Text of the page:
Nearly 20 years ago one of, if not the worst disasters occurred at Hillsborough Football club. The Hillsborough disaster claimed 96 lives and to this day is still remembered by loving fans and family. I went to the Liverpool grounds a few weeks back and while I’ve seen the tribute to Hillsborough there I was taken back by the fans. Nearly everyone who passed touched the monument, the eternal flame. Whether for it was for good luck or to remember people they knew, I wasn’t sure. I stood just beside the gate and used my 10mm to get these shots. I was very very close, closer than I’ve been to anything like this. I was quite nervous. Should I have been documenting it? Was I invading their privacy? No-one seemed to mind. No-one told me to get lost. I was watching a documentary about a war photographer, James Nachtwey, and something he said stuck in my mind. He said that if he wasn’t accepted by the people he was documenting then he wouldn’t get the photos. By them accepting his presence as a photographer documenting their lives he can accept himself as a photographer. That will stick with me and give me confidence in the future.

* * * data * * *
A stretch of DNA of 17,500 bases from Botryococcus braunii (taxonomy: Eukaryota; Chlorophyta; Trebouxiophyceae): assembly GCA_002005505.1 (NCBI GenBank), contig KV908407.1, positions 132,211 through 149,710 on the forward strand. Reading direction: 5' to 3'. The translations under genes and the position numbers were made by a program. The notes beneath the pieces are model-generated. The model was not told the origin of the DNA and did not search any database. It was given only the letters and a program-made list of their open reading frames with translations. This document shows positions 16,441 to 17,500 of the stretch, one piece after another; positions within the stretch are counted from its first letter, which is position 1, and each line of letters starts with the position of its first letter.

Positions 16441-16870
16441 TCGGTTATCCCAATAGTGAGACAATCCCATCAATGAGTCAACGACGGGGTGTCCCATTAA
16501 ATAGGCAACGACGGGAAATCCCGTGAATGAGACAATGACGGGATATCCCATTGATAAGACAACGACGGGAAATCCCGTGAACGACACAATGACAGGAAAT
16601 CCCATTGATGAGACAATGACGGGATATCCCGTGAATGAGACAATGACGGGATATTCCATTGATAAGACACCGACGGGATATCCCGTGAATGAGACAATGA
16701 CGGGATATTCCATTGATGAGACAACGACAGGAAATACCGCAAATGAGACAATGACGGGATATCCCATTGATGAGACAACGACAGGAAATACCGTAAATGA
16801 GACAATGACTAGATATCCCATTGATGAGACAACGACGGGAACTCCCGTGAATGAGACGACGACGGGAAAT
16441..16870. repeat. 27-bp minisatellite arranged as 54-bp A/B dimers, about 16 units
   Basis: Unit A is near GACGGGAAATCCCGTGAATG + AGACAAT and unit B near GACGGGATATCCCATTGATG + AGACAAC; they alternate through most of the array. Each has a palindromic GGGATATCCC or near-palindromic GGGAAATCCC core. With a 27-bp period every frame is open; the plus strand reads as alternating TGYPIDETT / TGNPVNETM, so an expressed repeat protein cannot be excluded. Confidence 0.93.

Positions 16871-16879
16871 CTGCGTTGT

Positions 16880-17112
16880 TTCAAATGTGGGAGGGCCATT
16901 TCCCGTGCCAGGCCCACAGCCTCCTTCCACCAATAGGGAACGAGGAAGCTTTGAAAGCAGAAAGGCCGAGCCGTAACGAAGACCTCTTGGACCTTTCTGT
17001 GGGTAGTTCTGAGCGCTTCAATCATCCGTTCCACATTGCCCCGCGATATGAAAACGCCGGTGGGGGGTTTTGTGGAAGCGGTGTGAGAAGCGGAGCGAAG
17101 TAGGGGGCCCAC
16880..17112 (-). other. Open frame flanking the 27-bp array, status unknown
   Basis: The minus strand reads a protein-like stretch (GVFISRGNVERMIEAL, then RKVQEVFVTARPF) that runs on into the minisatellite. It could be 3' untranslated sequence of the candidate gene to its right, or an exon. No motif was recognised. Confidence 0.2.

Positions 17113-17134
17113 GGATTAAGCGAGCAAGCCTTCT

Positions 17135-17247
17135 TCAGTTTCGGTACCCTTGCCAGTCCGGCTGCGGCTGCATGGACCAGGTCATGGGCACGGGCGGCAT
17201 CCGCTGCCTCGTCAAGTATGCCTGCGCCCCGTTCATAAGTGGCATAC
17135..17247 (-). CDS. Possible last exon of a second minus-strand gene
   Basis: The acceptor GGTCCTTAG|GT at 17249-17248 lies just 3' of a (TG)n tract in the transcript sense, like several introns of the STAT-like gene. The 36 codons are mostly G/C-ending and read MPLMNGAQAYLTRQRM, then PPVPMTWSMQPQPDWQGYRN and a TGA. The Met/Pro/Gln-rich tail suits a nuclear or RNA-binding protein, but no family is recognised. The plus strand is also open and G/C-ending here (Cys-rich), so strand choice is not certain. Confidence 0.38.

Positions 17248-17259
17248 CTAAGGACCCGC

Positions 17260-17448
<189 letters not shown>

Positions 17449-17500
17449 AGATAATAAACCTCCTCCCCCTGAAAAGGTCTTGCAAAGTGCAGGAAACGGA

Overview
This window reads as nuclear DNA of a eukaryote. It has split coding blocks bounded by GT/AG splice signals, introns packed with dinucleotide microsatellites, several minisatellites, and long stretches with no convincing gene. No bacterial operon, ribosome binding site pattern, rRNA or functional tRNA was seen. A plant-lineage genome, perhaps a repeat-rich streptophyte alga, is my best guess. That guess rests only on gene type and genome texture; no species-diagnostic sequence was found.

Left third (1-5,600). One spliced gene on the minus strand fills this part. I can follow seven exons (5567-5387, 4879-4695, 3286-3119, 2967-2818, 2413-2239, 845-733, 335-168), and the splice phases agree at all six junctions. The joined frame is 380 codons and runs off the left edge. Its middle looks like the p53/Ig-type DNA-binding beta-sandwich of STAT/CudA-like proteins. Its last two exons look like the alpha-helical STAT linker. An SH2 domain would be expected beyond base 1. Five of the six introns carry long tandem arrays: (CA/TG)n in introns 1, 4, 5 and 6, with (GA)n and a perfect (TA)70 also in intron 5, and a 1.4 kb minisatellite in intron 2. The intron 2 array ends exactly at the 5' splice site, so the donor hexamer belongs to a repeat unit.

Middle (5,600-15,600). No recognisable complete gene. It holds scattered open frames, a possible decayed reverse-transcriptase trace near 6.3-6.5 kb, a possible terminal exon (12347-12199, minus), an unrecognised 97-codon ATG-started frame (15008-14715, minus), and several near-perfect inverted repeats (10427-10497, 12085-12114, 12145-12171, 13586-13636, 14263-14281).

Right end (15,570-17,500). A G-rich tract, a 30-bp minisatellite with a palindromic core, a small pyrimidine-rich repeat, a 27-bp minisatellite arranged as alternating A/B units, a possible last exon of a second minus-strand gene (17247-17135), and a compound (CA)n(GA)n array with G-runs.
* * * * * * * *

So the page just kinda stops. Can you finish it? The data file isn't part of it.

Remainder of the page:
I did HDR this image. Why not use the flash correctly you may say. Well I didn’t want to make them that aware of me. I didn’t want the flash to be going off like I was some Paparazzi photographer. I can see the value in a Leica for times like these. Its small, its quiet. You could argue that it lets you get away with more, but for me I would say that it lets you go un-noticed. It lets you get the shot without distracting people. So for this I used HDR to bring back some of the details I had blown out.
Camera: Canon 30D // Exposure: 1/400s at f/4 // Exposure Bias: -1 // ISO: 640 // Focal Length: 10mm (Cropped by 8×10 in Photoshop) // Sigma 10-20mm f/4-5.6 // HDR from 1 RAW using Photomatix